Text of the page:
Chef killed himself after twice losing job in lockdown, inquest rules

Chef killed himself after twice losing his job in Covid pandemic and then his home after learning he would no longer qualify for furlough cash, inquest rules

  • Neil Crowther, 45, lost his jobs and the second time was not eligible for furlough
  • The 45-year-old was found washed up on the beach near Little Orme, Llandudno
  • Mr Crowther texted friend Ashley Thompson night before after evening together
  • He wrote: ‘I think I am ready to die. I need help I think.’ Mr Thompson was asleep
  • Call the Samaritans on 116 123. Or you can visit www.samaritans.org

A chef killed himself after twice being laid off during the coronavirus lockdown, an inquest has heard.

Neil Crowther lost his jobs and his home and on the second occasion was not eligible for furlough payments.

The 45-year-old’s body was found washed up on the beach near the Little Orme in Llandudno.

Mr Crowther, who had been suffering from depression, text Ashley Thompson – a friend and former colleague – the night before after they spent the evening together.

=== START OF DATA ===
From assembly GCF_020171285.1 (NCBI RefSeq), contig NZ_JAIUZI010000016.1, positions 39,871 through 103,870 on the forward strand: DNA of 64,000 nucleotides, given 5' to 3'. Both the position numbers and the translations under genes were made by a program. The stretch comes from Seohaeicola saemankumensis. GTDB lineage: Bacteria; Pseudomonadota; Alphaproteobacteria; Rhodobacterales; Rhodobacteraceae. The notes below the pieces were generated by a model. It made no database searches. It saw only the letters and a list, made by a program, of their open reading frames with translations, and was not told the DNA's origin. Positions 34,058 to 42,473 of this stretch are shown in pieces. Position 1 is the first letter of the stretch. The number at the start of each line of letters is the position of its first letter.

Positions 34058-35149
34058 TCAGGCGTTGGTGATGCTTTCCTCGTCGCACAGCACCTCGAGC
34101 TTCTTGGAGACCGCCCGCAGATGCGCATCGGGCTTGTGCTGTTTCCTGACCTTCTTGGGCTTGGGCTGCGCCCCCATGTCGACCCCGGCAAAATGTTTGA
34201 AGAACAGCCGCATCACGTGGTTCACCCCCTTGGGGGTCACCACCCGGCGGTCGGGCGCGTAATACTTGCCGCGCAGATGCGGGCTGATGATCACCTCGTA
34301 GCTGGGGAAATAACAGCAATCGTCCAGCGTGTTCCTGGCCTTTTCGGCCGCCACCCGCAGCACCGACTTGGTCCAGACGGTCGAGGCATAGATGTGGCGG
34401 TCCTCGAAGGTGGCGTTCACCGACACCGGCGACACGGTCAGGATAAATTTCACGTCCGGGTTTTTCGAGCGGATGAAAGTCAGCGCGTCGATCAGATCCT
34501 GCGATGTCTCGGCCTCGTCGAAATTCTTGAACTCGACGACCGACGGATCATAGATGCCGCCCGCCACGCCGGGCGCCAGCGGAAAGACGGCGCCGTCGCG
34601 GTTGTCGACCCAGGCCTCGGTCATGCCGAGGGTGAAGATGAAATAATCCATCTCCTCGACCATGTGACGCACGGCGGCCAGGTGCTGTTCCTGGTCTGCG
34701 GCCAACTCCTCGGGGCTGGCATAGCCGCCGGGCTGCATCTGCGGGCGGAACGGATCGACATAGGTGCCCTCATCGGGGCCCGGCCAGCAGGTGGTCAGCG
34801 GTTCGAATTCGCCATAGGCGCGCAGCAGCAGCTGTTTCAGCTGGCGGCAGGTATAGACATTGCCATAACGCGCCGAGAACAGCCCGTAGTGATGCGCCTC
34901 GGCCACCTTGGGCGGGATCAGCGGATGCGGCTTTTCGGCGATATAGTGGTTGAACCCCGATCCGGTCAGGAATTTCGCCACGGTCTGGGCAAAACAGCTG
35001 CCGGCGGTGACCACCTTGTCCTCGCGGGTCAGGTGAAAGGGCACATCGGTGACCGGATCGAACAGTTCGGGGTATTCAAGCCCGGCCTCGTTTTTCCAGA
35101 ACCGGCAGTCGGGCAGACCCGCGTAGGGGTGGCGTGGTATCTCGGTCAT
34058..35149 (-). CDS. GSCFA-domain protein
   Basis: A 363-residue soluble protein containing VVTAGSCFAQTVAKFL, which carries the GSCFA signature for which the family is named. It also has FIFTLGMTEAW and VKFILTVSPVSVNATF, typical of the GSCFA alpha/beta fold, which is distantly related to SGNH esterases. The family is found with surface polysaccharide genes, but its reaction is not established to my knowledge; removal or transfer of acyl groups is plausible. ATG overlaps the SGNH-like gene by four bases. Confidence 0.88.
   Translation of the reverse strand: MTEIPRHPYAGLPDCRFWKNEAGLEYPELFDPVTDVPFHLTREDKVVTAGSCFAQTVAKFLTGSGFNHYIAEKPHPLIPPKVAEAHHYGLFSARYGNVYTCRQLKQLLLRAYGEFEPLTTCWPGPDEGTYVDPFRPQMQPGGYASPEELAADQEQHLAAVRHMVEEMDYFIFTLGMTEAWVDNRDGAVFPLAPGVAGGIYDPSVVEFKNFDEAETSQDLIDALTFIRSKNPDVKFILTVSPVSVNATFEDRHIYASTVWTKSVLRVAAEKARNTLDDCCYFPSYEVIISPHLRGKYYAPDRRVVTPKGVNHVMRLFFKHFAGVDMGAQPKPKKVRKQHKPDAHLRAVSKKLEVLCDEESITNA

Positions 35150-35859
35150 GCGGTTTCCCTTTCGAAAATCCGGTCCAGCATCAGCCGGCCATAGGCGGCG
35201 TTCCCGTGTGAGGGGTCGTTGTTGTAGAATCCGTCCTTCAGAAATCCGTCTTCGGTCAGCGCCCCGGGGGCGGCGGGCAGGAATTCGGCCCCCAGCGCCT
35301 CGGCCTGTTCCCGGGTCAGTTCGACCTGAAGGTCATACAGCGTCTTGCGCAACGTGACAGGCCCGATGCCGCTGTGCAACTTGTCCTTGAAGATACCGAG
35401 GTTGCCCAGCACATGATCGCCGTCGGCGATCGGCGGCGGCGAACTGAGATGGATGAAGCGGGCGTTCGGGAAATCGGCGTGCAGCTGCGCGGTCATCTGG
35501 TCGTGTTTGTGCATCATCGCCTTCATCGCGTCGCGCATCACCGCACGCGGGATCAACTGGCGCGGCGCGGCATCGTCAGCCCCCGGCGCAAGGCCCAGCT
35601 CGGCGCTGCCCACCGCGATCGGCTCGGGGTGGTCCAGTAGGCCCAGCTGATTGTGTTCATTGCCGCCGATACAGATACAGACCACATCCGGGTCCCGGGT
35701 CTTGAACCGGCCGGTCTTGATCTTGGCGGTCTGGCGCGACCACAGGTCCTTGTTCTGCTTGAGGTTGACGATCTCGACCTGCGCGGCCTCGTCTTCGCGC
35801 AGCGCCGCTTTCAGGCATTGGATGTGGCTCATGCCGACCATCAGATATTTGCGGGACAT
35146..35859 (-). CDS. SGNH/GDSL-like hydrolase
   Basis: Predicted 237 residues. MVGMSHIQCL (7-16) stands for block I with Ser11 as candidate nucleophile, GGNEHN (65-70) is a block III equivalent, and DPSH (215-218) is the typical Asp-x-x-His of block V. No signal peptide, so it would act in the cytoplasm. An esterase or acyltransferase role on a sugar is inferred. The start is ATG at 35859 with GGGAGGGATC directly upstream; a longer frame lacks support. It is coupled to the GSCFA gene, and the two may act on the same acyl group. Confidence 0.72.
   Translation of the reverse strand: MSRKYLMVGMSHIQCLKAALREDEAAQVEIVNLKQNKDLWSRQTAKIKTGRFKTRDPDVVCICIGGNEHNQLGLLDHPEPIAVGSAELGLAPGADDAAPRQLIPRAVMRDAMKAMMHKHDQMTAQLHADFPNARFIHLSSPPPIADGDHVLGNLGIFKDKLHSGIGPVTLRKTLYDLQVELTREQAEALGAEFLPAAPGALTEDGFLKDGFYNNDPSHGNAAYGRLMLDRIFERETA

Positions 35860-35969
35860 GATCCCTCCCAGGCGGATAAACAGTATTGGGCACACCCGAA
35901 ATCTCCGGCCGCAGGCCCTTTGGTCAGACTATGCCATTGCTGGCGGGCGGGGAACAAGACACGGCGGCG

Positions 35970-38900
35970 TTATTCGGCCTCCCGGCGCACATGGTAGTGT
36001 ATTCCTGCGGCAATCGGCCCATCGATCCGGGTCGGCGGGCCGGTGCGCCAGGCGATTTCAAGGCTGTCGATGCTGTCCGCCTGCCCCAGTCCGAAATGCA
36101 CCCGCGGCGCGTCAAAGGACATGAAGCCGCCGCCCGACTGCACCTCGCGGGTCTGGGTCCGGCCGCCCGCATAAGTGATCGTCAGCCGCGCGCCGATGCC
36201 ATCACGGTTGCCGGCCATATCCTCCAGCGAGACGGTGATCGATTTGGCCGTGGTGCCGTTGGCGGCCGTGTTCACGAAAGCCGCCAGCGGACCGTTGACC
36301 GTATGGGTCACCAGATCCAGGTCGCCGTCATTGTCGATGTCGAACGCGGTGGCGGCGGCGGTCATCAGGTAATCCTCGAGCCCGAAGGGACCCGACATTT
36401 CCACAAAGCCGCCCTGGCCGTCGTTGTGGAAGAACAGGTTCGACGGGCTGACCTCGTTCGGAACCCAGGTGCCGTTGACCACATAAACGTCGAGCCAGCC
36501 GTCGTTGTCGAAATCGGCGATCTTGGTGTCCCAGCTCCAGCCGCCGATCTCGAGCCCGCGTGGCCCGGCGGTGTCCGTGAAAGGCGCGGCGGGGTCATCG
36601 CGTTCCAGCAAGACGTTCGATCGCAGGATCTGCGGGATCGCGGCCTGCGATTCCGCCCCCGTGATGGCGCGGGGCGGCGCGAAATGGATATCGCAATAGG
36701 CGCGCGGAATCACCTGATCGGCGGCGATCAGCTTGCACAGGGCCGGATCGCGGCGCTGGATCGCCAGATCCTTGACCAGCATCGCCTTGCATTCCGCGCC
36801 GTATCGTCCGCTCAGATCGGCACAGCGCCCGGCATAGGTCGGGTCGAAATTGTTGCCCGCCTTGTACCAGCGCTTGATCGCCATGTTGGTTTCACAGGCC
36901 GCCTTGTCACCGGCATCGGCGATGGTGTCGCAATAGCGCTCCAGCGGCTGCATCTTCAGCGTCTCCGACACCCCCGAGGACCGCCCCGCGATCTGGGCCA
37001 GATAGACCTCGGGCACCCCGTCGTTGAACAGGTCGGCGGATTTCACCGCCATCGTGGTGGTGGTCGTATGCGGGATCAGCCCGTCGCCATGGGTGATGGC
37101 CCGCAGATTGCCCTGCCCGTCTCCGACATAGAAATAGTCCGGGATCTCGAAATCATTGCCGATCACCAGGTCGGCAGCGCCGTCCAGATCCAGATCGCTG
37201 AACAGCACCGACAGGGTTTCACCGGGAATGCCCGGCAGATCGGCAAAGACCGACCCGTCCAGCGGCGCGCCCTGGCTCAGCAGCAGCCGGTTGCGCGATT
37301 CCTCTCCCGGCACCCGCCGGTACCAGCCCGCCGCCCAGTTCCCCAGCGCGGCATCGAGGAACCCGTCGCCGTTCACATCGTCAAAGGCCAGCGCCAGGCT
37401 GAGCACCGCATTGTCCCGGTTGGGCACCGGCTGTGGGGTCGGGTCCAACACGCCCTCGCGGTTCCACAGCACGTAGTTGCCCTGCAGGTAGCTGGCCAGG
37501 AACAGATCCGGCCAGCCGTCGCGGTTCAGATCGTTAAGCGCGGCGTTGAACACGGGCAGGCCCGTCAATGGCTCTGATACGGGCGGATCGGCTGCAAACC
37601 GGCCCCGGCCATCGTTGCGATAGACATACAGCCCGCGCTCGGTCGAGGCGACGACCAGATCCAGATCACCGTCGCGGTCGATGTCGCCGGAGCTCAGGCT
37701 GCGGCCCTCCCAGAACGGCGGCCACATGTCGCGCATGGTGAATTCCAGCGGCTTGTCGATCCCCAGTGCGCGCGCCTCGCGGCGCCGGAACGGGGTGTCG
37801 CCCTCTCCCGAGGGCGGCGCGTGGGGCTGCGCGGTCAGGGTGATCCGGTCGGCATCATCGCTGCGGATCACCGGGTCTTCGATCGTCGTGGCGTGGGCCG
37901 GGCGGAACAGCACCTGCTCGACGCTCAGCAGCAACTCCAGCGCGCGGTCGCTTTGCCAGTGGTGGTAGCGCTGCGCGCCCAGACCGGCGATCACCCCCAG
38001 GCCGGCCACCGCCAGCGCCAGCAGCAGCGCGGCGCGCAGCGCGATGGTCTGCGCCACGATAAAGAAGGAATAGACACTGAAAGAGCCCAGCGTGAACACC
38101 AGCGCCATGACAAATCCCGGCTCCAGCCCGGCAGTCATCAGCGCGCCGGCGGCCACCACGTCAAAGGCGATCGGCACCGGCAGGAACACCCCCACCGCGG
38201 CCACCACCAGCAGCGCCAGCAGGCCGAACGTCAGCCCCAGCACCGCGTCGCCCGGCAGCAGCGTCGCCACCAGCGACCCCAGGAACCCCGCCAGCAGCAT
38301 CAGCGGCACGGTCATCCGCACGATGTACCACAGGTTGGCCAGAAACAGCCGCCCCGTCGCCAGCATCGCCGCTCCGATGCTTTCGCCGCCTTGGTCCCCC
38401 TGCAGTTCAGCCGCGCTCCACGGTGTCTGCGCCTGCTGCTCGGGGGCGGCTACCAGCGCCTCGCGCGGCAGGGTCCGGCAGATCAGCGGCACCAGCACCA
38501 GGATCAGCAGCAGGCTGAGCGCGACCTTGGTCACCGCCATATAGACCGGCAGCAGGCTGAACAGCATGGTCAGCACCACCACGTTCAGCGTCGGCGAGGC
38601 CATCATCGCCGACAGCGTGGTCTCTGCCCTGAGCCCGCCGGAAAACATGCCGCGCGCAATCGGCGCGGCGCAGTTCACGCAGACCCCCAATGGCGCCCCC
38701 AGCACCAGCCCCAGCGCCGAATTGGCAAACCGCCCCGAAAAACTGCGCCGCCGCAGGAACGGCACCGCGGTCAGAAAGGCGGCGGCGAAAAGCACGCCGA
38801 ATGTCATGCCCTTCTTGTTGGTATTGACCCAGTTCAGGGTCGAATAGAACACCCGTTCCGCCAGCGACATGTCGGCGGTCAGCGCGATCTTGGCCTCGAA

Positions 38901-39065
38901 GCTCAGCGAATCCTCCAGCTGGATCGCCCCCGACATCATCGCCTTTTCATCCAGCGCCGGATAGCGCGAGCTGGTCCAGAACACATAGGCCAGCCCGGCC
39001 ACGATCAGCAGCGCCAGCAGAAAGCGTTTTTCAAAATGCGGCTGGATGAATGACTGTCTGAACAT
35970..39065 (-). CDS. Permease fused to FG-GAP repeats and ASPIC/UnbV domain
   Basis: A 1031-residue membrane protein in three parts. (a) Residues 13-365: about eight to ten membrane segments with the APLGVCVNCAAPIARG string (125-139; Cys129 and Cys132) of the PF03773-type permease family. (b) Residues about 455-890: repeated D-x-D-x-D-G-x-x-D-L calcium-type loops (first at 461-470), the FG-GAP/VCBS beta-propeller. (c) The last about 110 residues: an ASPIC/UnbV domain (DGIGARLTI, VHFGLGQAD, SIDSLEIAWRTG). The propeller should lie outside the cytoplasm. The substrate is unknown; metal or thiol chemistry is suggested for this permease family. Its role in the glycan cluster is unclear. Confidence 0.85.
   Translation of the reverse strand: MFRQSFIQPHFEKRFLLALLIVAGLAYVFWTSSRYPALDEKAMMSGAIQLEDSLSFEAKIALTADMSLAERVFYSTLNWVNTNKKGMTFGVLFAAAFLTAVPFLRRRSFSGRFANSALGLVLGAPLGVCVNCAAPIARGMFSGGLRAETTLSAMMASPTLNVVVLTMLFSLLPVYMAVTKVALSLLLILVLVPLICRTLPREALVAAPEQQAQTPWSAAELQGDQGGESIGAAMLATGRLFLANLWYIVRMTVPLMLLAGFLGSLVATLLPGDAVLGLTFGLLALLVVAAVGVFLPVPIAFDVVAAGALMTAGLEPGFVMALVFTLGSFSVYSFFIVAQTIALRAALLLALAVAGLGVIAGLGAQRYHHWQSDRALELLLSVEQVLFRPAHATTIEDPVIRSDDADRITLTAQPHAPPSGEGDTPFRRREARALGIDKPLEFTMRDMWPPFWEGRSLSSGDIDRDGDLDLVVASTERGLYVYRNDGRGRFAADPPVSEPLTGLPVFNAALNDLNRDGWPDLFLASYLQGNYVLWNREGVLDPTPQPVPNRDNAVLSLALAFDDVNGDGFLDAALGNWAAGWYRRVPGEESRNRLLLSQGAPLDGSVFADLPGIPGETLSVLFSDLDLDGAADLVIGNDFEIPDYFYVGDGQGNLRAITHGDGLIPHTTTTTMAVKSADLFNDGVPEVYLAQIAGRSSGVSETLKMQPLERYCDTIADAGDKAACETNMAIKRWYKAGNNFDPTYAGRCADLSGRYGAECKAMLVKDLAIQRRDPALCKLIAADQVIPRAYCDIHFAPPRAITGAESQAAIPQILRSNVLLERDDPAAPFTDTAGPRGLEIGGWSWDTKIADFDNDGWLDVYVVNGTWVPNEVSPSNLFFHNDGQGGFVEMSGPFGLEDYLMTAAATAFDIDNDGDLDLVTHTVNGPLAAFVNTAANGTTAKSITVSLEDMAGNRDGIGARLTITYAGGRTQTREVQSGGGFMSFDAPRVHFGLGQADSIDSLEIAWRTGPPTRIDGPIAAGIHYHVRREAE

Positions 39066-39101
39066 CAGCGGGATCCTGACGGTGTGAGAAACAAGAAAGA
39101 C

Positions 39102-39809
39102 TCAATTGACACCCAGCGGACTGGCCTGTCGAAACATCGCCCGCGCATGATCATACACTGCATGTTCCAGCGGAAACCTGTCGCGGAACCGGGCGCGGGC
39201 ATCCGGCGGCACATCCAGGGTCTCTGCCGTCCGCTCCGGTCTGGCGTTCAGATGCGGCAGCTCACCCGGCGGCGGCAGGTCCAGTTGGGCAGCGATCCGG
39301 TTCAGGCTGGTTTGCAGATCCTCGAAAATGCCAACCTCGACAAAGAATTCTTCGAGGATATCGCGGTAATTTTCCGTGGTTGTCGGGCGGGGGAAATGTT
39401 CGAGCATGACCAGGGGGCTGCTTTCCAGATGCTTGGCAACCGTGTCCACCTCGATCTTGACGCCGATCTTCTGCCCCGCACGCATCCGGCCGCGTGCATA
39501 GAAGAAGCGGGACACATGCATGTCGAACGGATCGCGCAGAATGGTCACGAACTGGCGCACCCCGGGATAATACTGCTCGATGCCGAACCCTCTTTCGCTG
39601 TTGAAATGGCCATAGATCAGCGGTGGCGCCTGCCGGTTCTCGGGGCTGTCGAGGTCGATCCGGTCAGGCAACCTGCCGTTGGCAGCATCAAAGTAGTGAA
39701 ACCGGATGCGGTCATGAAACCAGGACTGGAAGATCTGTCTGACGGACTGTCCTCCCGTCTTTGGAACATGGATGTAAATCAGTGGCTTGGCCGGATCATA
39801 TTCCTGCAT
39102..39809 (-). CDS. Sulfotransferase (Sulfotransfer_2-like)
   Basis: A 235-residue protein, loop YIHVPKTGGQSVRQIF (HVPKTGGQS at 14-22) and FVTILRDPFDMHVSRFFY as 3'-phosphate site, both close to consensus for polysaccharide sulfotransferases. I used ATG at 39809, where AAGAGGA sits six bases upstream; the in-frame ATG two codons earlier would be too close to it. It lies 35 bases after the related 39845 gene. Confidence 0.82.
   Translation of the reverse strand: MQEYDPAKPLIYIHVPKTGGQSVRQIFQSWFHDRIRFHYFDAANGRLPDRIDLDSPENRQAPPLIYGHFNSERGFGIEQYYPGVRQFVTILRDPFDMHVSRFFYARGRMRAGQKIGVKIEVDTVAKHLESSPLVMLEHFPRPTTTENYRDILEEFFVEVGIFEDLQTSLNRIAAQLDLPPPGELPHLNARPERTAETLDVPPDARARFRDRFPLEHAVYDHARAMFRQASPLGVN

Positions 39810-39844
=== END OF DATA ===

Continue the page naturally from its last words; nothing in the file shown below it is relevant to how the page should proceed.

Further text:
Neil Crowther (pictured) lost his jobs and his home and on the second occasion was not eligible for furlough payments

The 45-year-old’s body was found washed up on the beach near the Little Orme in Llandudno

He wrote: ‘I think I am ready to die. I need help I think.’ But Mr Thompson had gone to bed early and did not pick up the message until the next morning.

Jane Jones, who was walking her dog on December 9, came across Mr Crowther’s body, wearing only trainers and socks.

A post-mortem revealed he had 214 milligrammes of alcohol per 100 millilitres of blood, the drink-drive limit being 80.

Pathologist Dr Mark Atkinson gave the cause of death as drowning.

In a statement, Mr Crowther’s brother David said he had moved to work in the same Llandudno hotel in 2014 after losing his job as an insurance assessor.

He worked as a breakfast and lunch chef but became depressed after being laid off during lockdown. He was also stressed after struggling to find a suitable home.

Mr Crowther, who had been suffering from depression, text Ashley Thompson – a friend and former colleague – the night before after they spent the evening together

Mr Crowther said: ‘When he was out of work the second time he did not qualify for furlough and had to deal with financial pressures.’

Neil Crowther’s GP referred him to the mental health services for help with his depression but they were unable to contact him.

David Crowther told police that as soon as he heard a body had been found he knew it was his brother.

Recording a conclusion of suicide at Ruthin, John Gittins, senior coroner for North Wales East and Central, said although drink may have played a part he was satisfied that Mr Crowther had intended to kill himself.

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